Pastor's Corner: A chinook wind


Last updated 1/8/2021 at 7:45am

As another chinook wind blows in, I feel the urging to contemplate the Holy Spirit.

The Spirit is associated with the natural phenomenon of wind, active at creation as Gen. 1:2 notes "a wind from God swept over the face of the waters."

The Spirit is a spirit of life, the very breath of God. "Ruach" is the Hebrew word, which appropriately and beautifully requires a bit more breath from the human voice, an added oomph to pronounce.

God's Holy Spirit is also associated with the personification of Wisdom, as can be witnessed in Proverbs 1:20-21: "Wisdom cries out in the street; in the squares she raises her voice. At the busiest corner she cries out; at the entrance of the city gates she speaks."

With all apologies due to the Magi at the forefront earlier this week in the celebration of Epiphany, the Spirit is a generous giver of precious gifts. The prophet Isaiah enumerates them as wisdom, understanding, counsel, might, knowledge, reverence and the fear (or, in some translations, wonder) of the Lord.

We often reference the trickiness of the Holy Spirit, perhaps the hardest one to pin down when thinking of the trinity, and often pushing us beyond the limits we would set for ourselves or feel bound by in serving God.

Like a wind, the Spirit can be unpredictable, fierce and certainly beyond our control. Yet we try to harness it and put it to use, just as we might try to capture wind's energy to power our homes and communities or travel by sailboat (or, say, hang glider, in the case of the very adventurous). When we can catch a ride with the Spirit, it drives our passions, our devotion and it aids and guides us for the purposes of fulfilling God's kingdom in the here and now.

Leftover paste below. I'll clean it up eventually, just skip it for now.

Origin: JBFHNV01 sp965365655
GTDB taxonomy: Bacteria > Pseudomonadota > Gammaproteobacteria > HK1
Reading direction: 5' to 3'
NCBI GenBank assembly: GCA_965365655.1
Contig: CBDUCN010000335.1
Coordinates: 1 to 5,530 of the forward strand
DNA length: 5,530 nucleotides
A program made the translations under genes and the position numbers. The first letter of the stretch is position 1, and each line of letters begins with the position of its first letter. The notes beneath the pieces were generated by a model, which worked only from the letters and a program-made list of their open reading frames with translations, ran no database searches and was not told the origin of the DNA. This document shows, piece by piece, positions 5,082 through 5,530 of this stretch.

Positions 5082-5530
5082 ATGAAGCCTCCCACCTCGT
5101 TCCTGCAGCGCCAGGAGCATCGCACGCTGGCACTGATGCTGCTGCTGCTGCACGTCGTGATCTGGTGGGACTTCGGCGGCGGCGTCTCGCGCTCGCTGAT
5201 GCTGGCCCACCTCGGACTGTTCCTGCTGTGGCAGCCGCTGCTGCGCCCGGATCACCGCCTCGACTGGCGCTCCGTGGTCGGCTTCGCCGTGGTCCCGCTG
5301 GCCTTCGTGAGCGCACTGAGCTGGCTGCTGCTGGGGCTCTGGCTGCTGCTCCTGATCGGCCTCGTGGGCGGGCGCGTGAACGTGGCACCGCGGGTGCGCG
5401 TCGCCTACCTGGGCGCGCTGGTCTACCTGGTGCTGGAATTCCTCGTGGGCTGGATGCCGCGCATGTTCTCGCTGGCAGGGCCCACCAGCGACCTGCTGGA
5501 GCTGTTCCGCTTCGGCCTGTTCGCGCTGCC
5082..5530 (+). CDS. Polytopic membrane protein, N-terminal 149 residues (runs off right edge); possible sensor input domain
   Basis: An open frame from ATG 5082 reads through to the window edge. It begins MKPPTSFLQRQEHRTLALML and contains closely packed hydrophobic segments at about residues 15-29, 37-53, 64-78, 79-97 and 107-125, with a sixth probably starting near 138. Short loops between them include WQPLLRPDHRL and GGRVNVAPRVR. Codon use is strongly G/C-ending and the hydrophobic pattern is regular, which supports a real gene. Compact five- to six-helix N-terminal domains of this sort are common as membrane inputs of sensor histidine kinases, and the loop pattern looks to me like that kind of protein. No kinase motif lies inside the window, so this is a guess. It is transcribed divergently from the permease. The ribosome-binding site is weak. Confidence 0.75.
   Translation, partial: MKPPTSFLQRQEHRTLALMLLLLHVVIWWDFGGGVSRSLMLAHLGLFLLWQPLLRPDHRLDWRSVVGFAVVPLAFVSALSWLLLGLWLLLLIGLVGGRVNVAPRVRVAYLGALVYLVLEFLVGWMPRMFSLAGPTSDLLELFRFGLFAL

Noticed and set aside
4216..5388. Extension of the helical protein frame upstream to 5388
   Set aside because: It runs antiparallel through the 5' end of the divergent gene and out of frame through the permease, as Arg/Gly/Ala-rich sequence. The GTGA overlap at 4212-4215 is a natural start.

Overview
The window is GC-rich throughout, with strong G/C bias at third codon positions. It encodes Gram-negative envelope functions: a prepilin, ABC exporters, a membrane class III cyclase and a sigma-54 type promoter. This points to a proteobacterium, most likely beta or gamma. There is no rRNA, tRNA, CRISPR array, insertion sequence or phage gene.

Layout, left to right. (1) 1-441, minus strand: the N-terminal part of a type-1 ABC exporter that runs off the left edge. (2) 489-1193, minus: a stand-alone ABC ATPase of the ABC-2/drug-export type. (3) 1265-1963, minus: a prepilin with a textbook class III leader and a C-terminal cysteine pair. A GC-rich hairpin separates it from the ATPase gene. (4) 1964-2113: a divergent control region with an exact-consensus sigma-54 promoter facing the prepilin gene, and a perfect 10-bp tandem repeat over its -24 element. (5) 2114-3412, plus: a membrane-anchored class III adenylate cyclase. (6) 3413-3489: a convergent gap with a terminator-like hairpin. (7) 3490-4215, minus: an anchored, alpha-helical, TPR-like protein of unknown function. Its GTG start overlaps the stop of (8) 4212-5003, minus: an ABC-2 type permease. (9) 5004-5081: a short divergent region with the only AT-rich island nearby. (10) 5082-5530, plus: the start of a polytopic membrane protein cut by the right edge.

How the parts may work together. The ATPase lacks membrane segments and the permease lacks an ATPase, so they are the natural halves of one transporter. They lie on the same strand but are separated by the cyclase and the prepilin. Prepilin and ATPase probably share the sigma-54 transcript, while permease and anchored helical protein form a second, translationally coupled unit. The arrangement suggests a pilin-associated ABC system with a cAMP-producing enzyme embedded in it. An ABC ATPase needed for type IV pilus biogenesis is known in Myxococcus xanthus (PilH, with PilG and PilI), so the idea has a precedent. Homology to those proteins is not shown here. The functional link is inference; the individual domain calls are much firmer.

The Spirit is fiery, as the miraculous scene at Pentecost portrays, and can inspire that "fire in the belly" that helps us to get things done.

The evangelist John introduces the Spirit as "Paraclete" in Greek, meaning "advocate" or "helper": "And I will ask the Father, and he will give you another Advocate, to be with you forever. This is the Spirit of truth, whom the world cannot receive, because it neither sees him nor knows him. You know him, because he abides with you, and he will be in you." (John 14:16-18)

To advocate on another's behalf requires a certain fire and passion and the Holy Spirit provides it in abundance. We receive it so that we are empowered to do very much the same for others in need of such help. It is not easy work and so it is essential that it be connected, as John states, with truth.

Truth has been battered in recent times and indeed there is ample evidence in the world we live in today that it is all too often rejected. Especially if it challenges people and defies preconceived notions. But at the root of the word "paraclete" is the descriptive "coming alongside."

If we have the truth intimately with us, close enough at hand to reach out and to touch, and better yet, if we can let it in, there is much we can do as God's children.

I want the Spirit of truth to be right by my side. I ask that the Spirit might do the potentially painful work of searching out my own preconceived notions, biases and resistance to challenge and change.

And I acknowledge just how tricky that is and that it can actually be scary to get what is asked for in such an instance.

It is helpful to remember the Spirit also has a softer edge, showing up in the symbol of the dove, as seen at the baptism of our savior Jesus Christ (Mark 1:10-11). Peace in the midst of a powerful tearing of the heavens. Assurance that God is present even amid the most awesome of storms. Comfort associated with the heavenly voice that speaks "You are my Son, the Beloved. With you I am well pleased."

When our identity is authentically bound to Christ and the Spirit is present and moving with us, these words echo to our ears, our minds and our hearts as well. Whether as a mighty wind or a gentle whisper, may they be joyfully received.


The Rev. Sean Janssen is pastor of Messiah Lutheran Church in Havre and Christ Lutheran Church in Big Sandy.


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